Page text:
Iraq: Scores killed in petrol station Hilla attack
At least 100 people have been killed and dozens wounded in a massive suicide truck bomb blast at a petrol station south of Iraq's capital Baghdad, according to medical sources.
The target of Thursday's attack near the town of Hilla appeared to be Shia Muslim pilgrims returning from the annual Arbaeen pilgrimage in the holy city of Karbala
The Islamic State of Iraq and the Levant (ISIL, also known as ISIS) armed group claimed responsibility for the attack.
Al Jazeera's Hoda Abdel-Hamid said, reporting from Erbil, said an oil tanker rigged with explosives tore through the petrol station, which has a restaurant on its premises that is popular with travellers.
"The whole place was completely wrecked. It was a massive blast," Abdel-Hamid said.
"When the gas tanker blew up, it also torched several buses and minivans that were carrying the pilgrims."
Our correspondent said that as of 03:00 GMT on Friday the number of those killed in the attack was at least 100, rising from a previous death toll of 80. Earlier, security sources had said they expected casualty figures to increase in the coming hours.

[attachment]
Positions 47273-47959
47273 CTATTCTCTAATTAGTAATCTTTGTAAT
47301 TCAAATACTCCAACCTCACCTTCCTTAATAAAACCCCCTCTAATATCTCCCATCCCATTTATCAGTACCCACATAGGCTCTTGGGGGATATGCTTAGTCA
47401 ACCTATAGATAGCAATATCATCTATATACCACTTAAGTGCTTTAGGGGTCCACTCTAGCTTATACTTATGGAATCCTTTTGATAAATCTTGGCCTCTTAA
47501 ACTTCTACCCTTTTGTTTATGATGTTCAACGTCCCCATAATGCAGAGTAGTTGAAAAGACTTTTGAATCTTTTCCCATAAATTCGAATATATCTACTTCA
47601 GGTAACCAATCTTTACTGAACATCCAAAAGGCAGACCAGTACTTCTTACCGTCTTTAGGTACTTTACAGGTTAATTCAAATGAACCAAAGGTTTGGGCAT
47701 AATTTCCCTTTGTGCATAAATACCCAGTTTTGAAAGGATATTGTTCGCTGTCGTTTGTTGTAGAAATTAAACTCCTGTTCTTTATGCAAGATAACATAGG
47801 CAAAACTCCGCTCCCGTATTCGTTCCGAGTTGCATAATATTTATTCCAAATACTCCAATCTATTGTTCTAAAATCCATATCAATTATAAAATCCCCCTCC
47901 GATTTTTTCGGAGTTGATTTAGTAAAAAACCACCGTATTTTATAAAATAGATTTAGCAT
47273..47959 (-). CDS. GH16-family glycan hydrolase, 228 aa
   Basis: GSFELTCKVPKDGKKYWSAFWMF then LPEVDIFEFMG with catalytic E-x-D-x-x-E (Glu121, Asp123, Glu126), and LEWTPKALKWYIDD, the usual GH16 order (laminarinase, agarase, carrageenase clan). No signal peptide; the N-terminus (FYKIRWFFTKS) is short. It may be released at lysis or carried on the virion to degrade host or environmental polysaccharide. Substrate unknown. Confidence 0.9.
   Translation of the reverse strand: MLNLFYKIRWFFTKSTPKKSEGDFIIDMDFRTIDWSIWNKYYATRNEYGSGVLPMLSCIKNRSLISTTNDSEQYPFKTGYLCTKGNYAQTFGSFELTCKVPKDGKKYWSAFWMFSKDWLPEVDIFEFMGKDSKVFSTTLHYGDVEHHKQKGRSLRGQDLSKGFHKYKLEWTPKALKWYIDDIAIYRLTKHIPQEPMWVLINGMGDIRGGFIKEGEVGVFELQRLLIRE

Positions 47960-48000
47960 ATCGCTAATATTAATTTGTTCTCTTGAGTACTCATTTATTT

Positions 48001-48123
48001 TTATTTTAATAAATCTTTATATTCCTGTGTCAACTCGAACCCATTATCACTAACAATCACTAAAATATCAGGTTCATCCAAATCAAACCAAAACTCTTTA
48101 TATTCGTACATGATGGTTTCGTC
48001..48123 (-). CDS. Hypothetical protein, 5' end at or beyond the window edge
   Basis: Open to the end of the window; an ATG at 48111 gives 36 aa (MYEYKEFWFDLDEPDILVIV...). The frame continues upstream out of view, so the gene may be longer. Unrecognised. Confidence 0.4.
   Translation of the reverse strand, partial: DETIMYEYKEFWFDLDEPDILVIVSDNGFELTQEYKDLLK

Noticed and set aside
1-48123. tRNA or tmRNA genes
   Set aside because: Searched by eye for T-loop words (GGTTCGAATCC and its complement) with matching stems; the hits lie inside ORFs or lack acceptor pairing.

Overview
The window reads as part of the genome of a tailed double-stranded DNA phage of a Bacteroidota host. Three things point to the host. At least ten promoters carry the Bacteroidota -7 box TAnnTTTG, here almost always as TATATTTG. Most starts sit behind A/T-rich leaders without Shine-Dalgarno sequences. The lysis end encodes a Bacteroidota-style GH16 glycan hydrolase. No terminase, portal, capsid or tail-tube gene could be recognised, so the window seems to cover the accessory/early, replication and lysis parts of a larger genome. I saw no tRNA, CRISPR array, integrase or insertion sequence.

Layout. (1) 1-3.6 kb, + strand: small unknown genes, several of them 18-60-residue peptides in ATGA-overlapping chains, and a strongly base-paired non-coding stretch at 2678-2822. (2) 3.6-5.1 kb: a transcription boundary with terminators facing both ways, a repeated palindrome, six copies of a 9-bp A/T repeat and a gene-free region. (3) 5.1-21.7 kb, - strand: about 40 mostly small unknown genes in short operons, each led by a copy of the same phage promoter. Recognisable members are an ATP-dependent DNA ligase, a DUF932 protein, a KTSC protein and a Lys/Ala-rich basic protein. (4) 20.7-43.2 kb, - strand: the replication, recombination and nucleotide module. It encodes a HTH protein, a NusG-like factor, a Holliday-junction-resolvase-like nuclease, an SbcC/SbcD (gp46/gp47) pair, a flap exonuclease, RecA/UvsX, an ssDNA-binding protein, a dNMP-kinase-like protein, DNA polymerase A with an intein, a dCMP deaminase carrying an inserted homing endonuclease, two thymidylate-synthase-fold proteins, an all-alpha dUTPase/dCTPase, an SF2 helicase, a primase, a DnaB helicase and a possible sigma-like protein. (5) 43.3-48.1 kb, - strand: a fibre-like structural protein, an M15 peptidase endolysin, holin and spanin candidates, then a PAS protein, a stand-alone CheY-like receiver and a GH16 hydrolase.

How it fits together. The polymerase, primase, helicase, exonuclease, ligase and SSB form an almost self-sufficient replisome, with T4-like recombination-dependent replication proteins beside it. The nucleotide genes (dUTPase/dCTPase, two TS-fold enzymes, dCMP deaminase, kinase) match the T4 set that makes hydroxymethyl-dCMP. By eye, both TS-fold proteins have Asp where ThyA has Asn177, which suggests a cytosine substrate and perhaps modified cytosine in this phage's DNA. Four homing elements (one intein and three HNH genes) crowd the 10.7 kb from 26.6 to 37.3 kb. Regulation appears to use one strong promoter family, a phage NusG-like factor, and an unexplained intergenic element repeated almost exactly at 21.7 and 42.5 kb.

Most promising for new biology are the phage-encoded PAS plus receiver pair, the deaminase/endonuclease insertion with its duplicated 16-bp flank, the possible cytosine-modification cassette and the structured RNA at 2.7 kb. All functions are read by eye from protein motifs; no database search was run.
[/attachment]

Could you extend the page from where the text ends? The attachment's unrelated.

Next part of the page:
"It is believed that among them are not only Iraqis, but some Iranians too, while some unconfirmed reports also say that there could be some Bahrainis among the victims."
"With today's attack, ISIL is sending the message that it can still cause and inflict a lot of pain," Abdel-Hamid said.
Videos circulating on social media showed debris scattered over a large area along the main highway linking Baghdad to the main southern port city of Basra.
"There are completely charred corpses at the scene," said Falah al-Radhi, head of the provincial security committee, who added that at least 20 wounded were transferred to nearby hospitals.
The Joint Operations Command in Baghdad issued a statement saying the lorry was packed with 500 litres of ammonium nitrate, a chemical compound used in many explosive devices.